Here, in the few square miles which make up the West End, there is little that rises above 10 storeys. The Post Office Tower and Senate House are among the most familiar beacons in this part of London, though there is perhaps one architectural fixture that’s even more instantly recognisable. Sitting on the borders of Fitzrovia and Soho, Centre Point has been for half a century quite literally at the centre of London life. Praised, damned and often disused throughout its existence, the story of Centre Point is the story of a brutalist icon and a national treasure.

Designed by architect George Marsh of R Seifert and Partners, on a site once occupied by a gallows, the building was constructed between 1963 and 1966 at the crossroads of Tottenham Court Road, Oxford Street, New Oxford Street and Charing Cross Road. Sitting atop distinctive angular ‘dinosaur legs’, at 117m (385ft) high it was one of the first skyscrapers in London, comprising a 34-storey tower and a smaller, nine-floor building to the east linked by a first-floor footbridge. With the popularity of Brutalist architecture on the rise in 1960s London, Marsh had a vision of a concrete honeycomb-inspired exterior. This sort of repetition of modular elements, distinctly articulated and grouped together into a unified whole was a key characteristic of the brutalist movement. Centre Point’s precast honeycomb segments were produced on the Isle of Portland in Dorset out of fine concrete utilising crushed Portland Stone and then later driven to London by lorry. The building was the first of its kind in the city, capturing the spirit and inventiveness of 1960s London. The result is a now iconic building that remains raw and unpretentious, contrasting dramatically with the highly refined and ornamented buildings constructed in the Beaux-Arts style that surround it. Though it hasn’t always been seen as an asset to the area, Centre Point received Grade II listed status from English Heritage in 1995.

Centre Point was built as speculative office space by property tycoon Harry Hyams, and despite its position at the heart of the West End and its then impressive height, the building remained empty for almost a decade after its completion and was dubbed ‘London’s Empty Skyscraper’. This was the result of Hyams’s plan that the whole building be occupied by a single occupant. He waited (and waited) for someone to meet his asking price of £1,250,000. At this point, skyscrapers were almost unheard of in the city, and the prominence of such a huge, empty, and unrepentantly modern building inspired many opponents in London. Hyams kept a distinctly low-profile, and when often flying into London over his creation felt that something was missing – a name. At Hyams’s insistence, several years after its completion, Centre Point was branded with its famed neon logo, with the lettering on the logo directly derived from the Optima font. In 2004 artist Cerith Wyn Evans utilised the logo for an outdoor art piece called ‘Meanwhile… across town’, with the replacement LED logo having been unveiled to Londoners this summer. Cerith will be returning to Centre Point with a neon light installation, his work ‘Forms in Space… by Light (in Time)’ is the 2017 Tate Britain Commission.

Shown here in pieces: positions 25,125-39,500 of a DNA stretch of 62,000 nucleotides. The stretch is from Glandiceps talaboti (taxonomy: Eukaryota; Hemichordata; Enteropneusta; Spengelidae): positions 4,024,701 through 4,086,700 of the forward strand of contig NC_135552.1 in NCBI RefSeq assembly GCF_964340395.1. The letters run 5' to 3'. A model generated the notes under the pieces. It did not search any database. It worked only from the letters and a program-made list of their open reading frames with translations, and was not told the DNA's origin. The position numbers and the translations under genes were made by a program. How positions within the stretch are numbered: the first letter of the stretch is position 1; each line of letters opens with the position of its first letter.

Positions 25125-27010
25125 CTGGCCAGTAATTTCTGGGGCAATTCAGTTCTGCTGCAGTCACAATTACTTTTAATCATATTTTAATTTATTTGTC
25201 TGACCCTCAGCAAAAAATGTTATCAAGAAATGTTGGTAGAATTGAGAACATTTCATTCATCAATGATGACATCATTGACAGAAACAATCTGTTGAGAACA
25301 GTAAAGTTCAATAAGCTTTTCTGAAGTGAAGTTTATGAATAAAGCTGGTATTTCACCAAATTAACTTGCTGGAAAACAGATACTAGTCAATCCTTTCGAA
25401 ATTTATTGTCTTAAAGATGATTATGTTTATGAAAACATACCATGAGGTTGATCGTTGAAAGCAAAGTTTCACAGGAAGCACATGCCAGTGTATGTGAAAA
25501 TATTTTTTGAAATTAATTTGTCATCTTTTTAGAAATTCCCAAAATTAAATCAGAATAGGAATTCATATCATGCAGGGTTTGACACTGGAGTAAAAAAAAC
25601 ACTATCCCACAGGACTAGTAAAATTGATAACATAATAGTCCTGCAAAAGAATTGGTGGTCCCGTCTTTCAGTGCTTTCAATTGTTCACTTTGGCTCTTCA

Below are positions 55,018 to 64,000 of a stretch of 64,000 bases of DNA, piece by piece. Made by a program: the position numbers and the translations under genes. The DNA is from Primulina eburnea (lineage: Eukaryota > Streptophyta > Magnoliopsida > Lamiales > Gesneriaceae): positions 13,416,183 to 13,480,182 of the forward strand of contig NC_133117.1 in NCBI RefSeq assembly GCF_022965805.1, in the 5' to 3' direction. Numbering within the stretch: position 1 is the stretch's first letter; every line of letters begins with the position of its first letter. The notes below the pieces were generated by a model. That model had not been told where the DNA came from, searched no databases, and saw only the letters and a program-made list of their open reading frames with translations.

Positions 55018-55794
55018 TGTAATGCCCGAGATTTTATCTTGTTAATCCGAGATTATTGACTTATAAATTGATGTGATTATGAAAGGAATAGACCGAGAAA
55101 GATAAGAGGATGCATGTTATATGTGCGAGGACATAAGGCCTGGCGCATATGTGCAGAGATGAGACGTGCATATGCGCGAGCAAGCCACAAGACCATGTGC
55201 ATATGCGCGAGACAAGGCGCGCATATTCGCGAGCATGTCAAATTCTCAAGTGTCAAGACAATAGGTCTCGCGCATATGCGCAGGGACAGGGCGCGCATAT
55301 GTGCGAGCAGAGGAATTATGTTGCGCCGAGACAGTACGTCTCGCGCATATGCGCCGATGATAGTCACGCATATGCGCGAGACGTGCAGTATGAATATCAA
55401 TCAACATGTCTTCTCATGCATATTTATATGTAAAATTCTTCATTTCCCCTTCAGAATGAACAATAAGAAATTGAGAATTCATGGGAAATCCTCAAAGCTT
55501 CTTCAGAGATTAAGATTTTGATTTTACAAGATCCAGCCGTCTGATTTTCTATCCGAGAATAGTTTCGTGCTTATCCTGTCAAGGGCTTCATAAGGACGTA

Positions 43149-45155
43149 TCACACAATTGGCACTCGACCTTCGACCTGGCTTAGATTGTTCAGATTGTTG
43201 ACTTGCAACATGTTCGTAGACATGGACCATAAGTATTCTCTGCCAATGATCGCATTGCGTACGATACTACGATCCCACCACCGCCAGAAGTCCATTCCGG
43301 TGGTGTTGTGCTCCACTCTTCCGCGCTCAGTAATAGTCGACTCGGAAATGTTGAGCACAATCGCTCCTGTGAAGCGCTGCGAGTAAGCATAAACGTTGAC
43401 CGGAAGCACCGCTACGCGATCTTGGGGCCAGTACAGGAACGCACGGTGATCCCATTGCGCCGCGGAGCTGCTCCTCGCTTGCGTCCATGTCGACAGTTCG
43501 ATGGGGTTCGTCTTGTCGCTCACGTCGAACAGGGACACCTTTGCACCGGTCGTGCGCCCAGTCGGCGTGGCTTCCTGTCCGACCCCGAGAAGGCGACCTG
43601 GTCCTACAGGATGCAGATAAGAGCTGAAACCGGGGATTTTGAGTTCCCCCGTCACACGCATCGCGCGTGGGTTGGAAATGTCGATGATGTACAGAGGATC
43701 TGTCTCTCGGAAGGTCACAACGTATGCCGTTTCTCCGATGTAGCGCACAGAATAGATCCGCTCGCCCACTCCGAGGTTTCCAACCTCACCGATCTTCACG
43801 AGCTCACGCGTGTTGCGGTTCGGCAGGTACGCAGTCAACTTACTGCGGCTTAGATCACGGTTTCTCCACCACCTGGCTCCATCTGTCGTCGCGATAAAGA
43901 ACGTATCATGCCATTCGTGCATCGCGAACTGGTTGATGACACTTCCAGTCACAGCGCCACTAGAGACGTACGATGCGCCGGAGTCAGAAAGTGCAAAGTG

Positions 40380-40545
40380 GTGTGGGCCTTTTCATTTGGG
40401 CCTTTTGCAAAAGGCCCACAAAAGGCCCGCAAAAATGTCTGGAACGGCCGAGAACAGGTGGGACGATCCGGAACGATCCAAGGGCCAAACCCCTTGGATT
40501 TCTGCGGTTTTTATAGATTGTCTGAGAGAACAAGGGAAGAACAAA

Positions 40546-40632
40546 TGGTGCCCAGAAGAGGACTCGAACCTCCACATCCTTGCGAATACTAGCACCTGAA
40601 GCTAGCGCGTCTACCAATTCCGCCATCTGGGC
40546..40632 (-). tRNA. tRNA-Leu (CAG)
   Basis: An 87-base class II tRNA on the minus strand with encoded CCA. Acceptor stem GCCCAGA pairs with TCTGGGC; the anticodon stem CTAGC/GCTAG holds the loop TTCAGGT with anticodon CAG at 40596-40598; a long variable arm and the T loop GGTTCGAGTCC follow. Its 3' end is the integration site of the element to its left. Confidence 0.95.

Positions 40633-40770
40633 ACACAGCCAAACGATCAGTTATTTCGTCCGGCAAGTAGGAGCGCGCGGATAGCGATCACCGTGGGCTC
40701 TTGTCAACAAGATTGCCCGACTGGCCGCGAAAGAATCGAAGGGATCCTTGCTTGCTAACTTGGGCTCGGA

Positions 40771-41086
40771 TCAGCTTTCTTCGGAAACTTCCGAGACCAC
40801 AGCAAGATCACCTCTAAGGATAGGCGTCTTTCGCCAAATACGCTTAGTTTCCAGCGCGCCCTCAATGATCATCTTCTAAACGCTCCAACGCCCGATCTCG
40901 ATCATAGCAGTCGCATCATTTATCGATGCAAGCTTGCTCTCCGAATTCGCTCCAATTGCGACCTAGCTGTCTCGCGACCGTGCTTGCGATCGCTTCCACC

After remaining largely empty for many years – and even being occupied by housing campaigners for a weekend in 1974 – Centre Point eventually became a functioning office building. From July 1980 to March 2014, it was the headquarters of the Confederation of British Industry (CBI), making them, at nearly 34 years, the building’s longest-standing tenants. More recently, it has provided space for US talent agency William Morris and gaming company EA Games. In 2011, Centre Point was purchased and then resold to property investment and development company Almacantar, who have a policy of transforming new acquisitions into prime products with sustained value. Centre Point stands as perhaps their most ambitious project since the company’s launch in 2010.

By this point, Centre Point’s status was uncertain: iconic – if not universally loved – and listed it may have been, but it remained as underused and underexploited as ever. Almacantar’s goal to bring to life a building that, despite being on a prime site right in the centre of one of the world’s greatest cities, had never fulfilled its huge potential. Perhaps now, with the redevelopment of the site for commercial usage at the base and residential in the main tower, we’ll finally see this essential part of London’s skyline celebrated and brought back to deserved prominence. It has undergone an intensive restoration, with every inch of its structure carefully restored and over 50 years’ worth of wear and tear removed in order to secure its future.